Center for Transportation Studies, University of Minnesota
Little is known about how people integrate bike share trip segments into their daily travel. In this study, we evaluate how people navigate from place to place using the Nice Ride Minnesota bike share system in the Minneapolis-St. Paul metropolitan area. We measure changes in job accessibility due to the addition of Nice Ride stations and develop a theoretical model for bike share station choice. The mapped results suggest that Nice Ride provides the strongest job accessibility improvement at the 30-minute threshold in a band just beyond the central business district where walking would not be feasible. We then model people's choice of origin station to evaluate their sensitivity to time spent walking, distance, and a set of station amenity and neighborhood control variables. As expected, people prefer to use stations that do not require deviating from the shortest path to reach a station. For commuters, each additional minute of walking decreases a station’s chance of being chosen, regardless of the overall trip length. Commuters also chose stations closer to parks. Conversely, users making non-work trips are sensitive to the ratio of walking to biking time (with a preference for time spent biking). Stations in neighborhoods with lower crime rates were more likely to be chosen for all trip purposes. The results from this study are important for planners who need a better understanding of bike share user behavior to design or optimize their system. The findings also provide a strong foundation for future research about bike share system modeling.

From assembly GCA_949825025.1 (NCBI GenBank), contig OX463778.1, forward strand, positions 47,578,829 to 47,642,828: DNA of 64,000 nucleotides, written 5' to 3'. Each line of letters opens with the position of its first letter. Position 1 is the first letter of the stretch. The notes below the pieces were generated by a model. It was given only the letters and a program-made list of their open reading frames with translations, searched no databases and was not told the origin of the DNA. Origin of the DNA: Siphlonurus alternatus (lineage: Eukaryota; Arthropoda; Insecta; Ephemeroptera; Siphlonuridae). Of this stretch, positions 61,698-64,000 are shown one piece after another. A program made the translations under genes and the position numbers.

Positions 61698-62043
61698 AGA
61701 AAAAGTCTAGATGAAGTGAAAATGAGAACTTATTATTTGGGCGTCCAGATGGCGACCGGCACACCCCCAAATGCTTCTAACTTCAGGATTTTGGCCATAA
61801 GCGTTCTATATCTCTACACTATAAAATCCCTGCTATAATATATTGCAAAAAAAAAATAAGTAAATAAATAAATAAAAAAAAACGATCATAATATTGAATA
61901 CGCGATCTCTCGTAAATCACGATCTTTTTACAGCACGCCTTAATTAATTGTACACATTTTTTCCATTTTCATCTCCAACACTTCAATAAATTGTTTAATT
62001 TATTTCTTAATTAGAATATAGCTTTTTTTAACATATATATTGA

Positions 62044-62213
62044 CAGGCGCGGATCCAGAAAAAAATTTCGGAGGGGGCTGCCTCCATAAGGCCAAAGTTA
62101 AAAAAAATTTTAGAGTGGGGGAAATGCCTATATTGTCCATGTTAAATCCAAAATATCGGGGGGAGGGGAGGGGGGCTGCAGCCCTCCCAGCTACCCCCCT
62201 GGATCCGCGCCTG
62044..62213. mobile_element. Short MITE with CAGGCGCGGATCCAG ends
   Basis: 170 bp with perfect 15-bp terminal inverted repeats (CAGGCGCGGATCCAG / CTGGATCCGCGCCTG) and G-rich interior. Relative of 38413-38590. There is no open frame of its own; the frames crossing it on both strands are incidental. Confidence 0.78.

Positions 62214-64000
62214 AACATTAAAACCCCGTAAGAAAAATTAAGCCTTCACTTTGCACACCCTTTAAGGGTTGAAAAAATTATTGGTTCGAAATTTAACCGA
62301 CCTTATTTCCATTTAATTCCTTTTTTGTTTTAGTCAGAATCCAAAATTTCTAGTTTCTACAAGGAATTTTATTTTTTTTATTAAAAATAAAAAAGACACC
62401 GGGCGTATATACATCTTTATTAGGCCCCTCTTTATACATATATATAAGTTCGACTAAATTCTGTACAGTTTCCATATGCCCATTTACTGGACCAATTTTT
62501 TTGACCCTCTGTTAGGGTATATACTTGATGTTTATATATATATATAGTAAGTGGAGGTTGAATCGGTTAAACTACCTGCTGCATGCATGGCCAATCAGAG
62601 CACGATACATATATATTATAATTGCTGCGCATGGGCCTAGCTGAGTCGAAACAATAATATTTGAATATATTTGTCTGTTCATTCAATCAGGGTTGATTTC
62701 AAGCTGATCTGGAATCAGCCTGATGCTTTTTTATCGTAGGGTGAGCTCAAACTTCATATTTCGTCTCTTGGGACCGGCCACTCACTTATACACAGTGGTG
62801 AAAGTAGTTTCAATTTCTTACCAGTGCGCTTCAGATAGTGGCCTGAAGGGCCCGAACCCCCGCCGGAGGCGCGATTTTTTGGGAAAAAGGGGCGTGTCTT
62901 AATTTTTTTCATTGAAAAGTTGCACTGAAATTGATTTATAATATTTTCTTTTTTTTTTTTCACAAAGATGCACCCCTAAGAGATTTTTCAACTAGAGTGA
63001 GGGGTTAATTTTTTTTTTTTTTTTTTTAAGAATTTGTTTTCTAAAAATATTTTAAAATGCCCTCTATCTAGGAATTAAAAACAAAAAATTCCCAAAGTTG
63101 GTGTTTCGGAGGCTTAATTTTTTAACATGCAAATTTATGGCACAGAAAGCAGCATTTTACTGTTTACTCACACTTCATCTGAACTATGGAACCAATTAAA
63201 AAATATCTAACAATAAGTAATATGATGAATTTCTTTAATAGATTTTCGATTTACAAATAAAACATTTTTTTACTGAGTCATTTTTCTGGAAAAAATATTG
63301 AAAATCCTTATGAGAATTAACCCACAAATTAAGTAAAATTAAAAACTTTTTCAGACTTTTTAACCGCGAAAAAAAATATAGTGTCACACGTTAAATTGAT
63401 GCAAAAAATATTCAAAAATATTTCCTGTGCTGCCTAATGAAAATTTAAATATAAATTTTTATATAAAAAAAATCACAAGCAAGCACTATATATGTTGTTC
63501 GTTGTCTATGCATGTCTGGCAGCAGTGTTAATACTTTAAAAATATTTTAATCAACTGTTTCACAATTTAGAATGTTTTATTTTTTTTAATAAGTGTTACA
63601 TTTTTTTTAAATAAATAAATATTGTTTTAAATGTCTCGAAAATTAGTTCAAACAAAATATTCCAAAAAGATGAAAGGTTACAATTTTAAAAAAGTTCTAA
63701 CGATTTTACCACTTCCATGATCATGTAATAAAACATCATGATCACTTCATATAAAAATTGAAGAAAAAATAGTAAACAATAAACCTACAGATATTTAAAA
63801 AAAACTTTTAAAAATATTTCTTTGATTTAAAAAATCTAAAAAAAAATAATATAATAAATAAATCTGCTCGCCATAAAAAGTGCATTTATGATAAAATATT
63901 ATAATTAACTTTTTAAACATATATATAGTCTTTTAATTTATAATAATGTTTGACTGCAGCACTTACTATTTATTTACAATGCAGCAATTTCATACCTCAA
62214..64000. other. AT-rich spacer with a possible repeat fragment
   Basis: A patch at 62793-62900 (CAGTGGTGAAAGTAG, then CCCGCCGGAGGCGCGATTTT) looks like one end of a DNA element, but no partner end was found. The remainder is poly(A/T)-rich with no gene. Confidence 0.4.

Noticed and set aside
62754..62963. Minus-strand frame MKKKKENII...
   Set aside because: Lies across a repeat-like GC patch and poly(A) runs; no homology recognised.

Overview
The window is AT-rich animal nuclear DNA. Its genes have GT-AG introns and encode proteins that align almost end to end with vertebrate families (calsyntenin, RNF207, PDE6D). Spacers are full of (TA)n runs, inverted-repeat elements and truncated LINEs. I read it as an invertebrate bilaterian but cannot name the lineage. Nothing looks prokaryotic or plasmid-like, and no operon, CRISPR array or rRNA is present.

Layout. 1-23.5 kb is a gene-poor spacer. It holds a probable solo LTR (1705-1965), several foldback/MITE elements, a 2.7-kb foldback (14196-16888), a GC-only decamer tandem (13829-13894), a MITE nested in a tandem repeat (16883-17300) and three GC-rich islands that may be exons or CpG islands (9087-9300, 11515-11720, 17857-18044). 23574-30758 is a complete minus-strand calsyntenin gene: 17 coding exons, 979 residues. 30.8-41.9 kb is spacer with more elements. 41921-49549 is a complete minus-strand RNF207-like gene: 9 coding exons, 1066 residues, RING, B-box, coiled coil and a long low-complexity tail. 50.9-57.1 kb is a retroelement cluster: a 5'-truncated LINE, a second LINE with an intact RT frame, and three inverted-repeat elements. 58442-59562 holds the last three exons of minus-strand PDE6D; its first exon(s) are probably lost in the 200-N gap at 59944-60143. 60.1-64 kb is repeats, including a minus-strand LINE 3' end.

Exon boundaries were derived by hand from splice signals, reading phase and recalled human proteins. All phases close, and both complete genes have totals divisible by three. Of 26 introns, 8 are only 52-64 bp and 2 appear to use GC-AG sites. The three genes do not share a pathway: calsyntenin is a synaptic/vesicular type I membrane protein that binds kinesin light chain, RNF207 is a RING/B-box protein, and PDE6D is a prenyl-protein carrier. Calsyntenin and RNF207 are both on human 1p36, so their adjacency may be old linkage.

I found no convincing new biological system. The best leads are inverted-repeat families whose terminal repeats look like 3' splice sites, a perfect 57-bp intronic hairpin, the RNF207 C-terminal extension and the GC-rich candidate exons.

Schoner, Jessica; Levinson, David.
Nice Stations: An Exploration of Nice Ride Bike Share Accessibility and Station Choice.
Center for Transportation Studies, University of Minnesota.
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